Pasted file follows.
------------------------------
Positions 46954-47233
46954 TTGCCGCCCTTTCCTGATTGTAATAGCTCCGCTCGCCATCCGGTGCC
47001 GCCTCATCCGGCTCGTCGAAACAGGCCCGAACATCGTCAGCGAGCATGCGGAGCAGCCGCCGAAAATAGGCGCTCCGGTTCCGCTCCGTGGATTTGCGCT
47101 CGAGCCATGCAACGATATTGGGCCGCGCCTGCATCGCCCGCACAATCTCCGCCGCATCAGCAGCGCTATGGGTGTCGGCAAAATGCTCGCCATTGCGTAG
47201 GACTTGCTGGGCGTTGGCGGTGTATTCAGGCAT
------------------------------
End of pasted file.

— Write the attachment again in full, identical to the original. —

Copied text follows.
Positions 46954-47233
46954 TTGCCGCCCTTTCCTGATTGTAATAGCTCCGCTCGCCATCCGGTGCC
47001 GCCTCATCCGGCTCGTCGAAACAGGCCCGAACATCGTCAGCGAGCATGCGGAGCAGCCGCCGAAAATAGGCGCTCCGGTTCCGCTCCGTGGATTTGCGCT
47101 CGAGCCATGCAACGATATTGGGCCGCGCCTGCATCGCCCGCACAATCTCCGCCGCATCAGCAGCGCTATGGGTGTCGGCAAAATGCTCGCCATTGCGTAG
47201 GACTTGCTGGGCGTTGGCGGTGTATTCAGGCAT